Four Things to Know About Your Short-Term Rental Insurance
Summer is fast approaching and short-term rentals have taken the vacation world by storm. I am a stay-cation kind of person and being in a family’s house or cottage instead of a hotel is the best of getting away and still feeling at home!
The benefits to renters and owners are abundant – in addition to making good use of your investment by earning extra income, short-term rentals make owning multiple properties more affordable.
Property insurance that provides coverage at the best of times can be a bit confusing, and rental properties are no exception.
The insurance world has adapted to provide coverage to property owners who wish to use all or a portion of their house this way, but there are some important things to keep in mind when you’re insuring your short-term rental property or a seasonal property:
1. YOUR INSURANCE COMPANY NEEDS TO KNOW – this is number one for a reason. If your insurance company is not aware of how you are using your property, and there is a claim resulting from that use, you risk having no coverage.
I would recommend contacting your insurance broker before committing to using your property as a rental so you go into the situation fully aware of the costs of short-term rental coverage and the replacement cost if any loss or damage is caused.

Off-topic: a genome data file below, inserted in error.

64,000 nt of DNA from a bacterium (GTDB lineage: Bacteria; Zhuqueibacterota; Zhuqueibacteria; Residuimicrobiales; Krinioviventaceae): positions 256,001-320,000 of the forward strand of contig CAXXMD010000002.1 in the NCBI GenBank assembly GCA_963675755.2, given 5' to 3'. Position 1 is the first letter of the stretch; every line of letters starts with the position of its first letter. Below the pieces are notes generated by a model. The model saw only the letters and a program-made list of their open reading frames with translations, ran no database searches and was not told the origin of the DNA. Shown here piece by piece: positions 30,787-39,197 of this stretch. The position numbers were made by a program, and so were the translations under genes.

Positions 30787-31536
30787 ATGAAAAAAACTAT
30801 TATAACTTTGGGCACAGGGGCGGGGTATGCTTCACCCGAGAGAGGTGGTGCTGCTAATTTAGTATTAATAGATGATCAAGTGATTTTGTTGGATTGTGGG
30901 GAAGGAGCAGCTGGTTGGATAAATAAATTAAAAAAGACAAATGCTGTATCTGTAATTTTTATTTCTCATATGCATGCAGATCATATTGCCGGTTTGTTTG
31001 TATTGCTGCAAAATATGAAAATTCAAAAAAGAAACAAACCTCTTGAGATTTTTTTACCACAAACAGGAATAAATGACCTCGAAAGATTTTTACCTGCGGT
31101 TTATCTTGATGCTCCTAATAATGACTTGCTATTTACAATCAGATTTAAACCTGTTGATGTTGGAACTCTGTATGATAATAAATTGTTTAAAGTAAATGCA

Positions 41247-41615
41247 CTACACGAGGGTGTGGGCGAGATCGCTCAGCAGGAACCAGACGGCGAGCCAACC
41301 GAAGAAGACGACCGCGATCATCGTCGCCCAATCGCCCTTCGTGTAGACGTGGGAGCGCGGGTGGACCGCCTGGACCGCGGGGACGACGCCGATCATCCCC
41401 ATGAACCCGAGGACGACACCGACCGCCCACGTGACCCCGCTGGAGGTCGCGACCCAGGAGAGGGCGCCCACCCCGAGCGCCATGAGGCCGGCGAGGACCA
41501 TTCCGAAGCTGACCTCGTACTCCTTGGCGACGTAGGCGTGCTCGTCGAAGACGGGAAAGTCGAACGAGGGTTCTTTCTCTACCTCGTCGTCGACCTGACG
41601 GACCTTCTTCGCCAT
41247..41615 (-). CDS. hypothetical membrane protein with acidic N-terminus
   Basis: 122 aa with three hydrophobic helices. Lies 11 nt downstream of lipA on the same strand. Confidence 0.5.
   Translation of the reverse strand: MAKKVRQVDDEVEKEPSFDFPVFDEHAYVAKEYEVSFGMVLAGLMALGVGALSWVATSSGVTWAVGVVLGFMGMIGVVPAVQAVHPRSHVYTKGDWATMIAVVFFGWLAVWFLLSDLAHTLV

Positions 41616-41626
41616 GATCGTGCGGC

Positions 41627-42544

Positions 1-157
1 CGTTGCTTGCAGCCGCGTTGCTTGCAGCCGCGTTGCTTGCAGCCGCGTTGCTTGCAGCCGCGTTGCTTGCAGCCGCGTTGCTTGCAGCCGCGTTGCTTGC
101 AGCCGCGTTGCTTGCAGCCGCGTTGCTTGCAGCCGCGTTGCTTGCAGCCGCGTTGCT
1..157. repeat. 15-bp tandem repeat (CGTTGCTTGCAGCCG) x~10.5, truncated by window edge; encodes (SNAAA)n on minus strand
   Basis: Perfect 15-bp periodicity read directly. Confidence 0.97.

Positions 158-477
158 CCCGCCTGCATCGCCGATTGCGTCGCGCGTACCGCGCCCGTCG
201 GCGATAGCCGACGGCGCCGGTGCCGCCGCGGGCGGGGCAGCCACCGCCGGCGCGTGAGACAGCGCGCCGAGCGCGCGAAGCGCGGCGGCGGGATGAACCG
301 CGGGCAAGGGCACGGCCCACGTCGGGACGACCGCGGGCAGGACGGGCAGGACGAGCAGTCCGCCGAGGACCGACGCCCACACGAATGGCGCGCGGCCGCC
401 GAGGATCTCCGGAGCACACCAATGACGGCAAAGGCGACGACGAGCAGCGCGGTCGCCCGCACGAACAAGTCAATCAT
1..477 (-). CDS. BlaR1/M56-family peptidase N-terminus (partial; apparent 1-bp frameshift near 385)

2. YOUR STUFF – It is likely that you will have content coverage on a short-term rental policy, but it’s important to ask how much coverage you have, and if it is for the used or new value of the items. You should also consider removing all valuables and irreplaceables during the time the home is being rented to avoid any potential damage caused.
3. YOUR LIABILITY – I always recommend a minimum of $2,000,000 liability coverage but not all policies design liability coverage the same way and it is important to clarify how much coverage you would have for each claim, especially if your space can host different individuals at once, or you plan to rent it out on multiple occasions each year.
You should also remove keys to any automobiles, recreational vehicles, or watercraft and lock up any portions of the home or outbuildings that are not meant to be part of the rental. Clearly indicate to your renters what they are and are not permitted to use during their stay before renting out your property. This can safeguard your space from any criminal acts and other kinds of intentional acts from renters that might cause you trouble.
4. HOW MUCH ARE YOU EARNING – property owners can insure the income so that, if you are in a claims situation and are unable to rent out the space for a time, you can recover that lost income. This coverage may have to be added on request and I consider it to be very important.
Every insurance policy, whether it be long-term rentals or short-term rentals, has restrictions. You should know if you are covered, for how much, and if there are any exclusions you need to be aware of, and that is where a Broker comes in.